Wednesday, March 14, 2012

Contemporary Pendant Chandelier

We have just finished this contemporary pendant chandelier for one of our designers who has seen a chandelier like this, but didn't' like the poor execution of the fixture, plus, it happened to be the wrong size; a problem many interior designers struggle with on daily basis.
I made some changes which I thought would add to the esthetic of this contemporary piece, like square plates under the bone white candles, and a general up-sizing of just about every piece of material we used.  Plus, I thought a squared chain would echo the square candle plates beautifully, not to mention the fact that it would be so much more interesting then that regular Home Depot looking chain everyone uses on chandeliers.  We could have gone for the brushed nickel finish, but the brushed steel looks just as cool, without the extra hefty price tag, so we went with that.  I think it will be a great addition to the beautiful bedroom it's going to be hanging in; can't wait for Lauri to see it.
Most think of Potter Art Metal Studios as beautiful Old World Metalworkers.
I have to say that my guilty pleasure is the contemporary project we get here and there.
What you have to understand is that metal is only pieces of squares, rounds, and flats.  What you do with them is what the final product will look like.  It knows no boundaries between Formal French, Mediterranean, or Contemporary.  It's all in the design and the execution.

written by: Izabela Wojcik

Monday, March 5, 2012

White Rock Lake Weekly: Potters helps luminous Texas landmark shine brighter

After nearly 80 years, Richard Potter of Potter Art Metal Studios will restore the historic ornamental light fixtures his grandfather created for Woodrow Wilson High School when it first opened in the late 1920s. Potter's grandfather originally created 40 unique pieces out of bronze, copper and brass – a project valued at approximately $4,000. Today, the cost of refinishing and rebuilding the antique light fixtures is approximately $101,500. 

A significant job lies ahead for this White Rock Lake area resident as Potter works to restore all 40 pieces that date back to the 20s. Of these 40 historic fixtures, he will have to recreate seven of them completely because they have been broken or stolen. It will take three highly skilled ironworkers a total of 160 hours to rebuild just one lantern from scratch, and the entire project is expected to take six months.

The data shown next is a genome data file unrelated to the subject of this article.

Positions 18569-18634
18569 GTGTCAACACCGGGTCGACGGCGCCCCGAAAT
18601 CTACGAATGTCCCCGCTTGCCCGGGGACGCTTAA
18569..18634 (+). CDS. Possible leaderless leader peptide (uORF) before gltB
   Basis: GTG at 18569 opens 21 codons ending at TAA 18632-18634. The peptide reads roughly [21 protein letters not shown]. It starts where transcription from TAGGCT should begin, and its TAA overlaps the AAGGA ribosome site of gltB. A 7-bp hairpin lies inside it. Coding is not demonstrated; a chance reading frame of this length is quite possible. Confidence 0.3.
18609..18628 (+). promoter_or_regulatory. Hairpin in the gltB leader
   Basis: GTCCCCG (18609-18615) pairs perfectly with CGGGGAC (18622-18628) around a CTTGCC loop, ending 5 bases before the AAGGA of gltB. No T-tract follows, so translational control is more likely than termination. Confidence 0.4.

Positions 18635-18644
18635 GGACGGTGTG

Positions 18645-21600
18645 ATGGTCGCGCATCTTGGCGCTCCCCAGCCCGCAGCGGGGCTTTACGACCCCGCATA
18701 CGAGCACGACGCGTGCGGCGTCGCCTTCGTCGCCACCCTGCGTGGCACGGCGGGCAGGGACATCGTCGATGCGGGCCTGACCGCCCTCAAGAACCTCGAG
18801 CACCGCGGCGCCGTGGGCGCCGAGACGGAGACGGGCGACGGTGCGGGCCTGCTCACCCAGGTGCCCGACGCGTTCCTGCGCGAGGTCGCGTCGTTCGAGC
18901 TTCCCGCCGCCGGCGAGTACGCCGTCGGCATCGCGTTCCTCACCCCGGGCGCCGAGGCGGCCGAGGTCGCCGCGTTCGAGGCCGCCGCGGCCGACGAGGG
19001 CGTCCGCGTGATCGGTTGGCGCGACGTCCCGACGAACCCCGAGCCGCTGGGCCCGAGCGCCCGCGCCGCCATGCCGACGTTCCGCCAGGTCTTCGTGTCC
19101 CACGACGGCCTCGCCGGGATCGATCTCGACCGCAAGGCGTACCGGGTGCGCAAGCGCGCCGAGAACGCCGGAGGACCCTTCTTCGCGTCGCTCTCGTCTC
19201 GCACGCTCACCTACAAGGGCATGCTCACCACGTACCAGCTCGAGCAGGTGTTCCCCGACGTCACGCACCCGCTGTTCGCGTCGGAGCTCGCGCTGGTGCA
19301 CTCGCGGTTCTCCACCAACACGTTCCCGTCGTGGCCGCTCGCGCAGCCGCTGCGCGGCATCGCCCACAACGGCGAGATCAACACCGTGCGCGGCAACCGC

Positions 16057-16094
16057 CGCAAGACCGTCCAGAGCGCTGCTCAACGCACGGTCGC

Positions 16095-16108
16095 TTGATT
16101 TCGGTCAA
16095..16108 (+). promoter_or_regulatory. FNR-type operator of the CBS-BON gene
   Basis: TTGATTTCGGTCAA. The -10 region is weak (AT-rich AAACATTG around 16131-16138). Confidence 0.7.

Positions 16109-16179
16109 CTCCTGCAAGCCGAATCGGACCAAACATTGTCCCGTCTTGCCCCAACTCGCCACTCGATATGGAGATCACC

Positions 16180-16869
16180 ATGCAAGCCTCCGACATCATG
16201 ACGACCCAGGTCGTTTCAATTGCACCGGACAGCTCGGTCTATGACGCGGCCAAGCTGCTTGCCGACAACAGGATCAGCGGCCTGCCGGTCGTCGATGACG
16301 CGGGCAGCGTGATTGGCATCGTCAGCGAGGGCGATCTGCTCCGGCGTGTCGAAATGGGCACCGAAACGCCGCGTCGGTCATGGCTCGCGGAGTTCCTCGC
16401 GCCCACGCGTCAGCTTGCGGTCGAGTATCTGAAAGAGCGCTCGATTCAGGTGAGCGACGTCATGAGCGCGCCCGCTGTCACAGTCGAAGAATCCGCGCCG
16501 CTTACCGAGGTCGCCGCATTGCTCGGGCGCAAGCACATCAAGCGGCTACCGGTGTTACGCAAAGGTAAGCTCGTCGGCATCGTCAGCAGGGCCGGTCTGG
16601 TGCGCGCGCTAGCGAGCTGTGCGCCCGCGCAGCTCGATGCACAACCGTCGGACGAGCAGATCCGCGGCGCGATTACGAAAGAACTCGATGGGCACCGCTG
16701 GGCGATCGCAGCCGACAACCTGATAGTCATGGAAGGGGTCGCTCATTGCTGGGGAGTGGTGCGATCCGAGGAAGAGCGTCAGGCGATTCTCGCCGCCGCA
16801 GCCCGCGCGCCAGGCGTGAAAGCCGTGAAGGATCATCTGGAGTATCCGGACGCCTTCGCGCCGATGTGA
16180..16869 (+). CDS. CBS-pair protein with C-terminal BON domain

For four generations spanning 90 years, the Potter family has been the inspiration of the finest metal artisans in the Southwest. Today, Richard Potter carries on the legacy left to him by his grandfather, who opened the business in 1920 when his lantern-making hobby outgrew his backyard and led him to design many recognizable iron and bronze designs throughout the city. Potter has continued the family tradition at Potter Art Metal Studios, designing and building hand-wrought artistic metal products in iron, bronze, brass and aluminum, using techniques and processes that many consider to be “lost arts.” In fact, his three 20-something triplets now have a hand in the business, learning the craft of their great-grandfather. These traditional methods allow the fabrication of one-of-a-kind, beautiful and authentic representations of styles gone past, like those historic fixtures that adorn Woodrow.

Potter is known for having a big heart for Dallas history. On more than one occasion he has donated his services to fix the ironwork and lighting around the city, all in an effort to help retain the city’s beautiful architecture and charm. In addition to the restoration for Woodrow, Potter’s team is completing a similar project for J. L. Long Middle School, however there currently is no budget for restoring some pieces in the auditorium. It is estimated that $50,000 needs to be raised, or the historic fixtures will be replaced with basic functional lighting and a piece of East Dallas history will be lost forever. Potter currently is involved in getting a formal fund set up to collect contributions, which would save the fixtures. 

For now it’s “lights out” at Woodrow, but soon Richard will turn the lights back on, re-igniting Woodrow’s legacy as a luminous Texas landmark that holds a place in the hearts of many Woodrow alum as well as the East Dallas community. Only time will tell if J. L. Long’s historic fixtures will be restored.

by Shelby Menczer
1st week of March 2012
Read more: White Rock Lake Weekly - Potters helps luminous Texas landmark shine brighter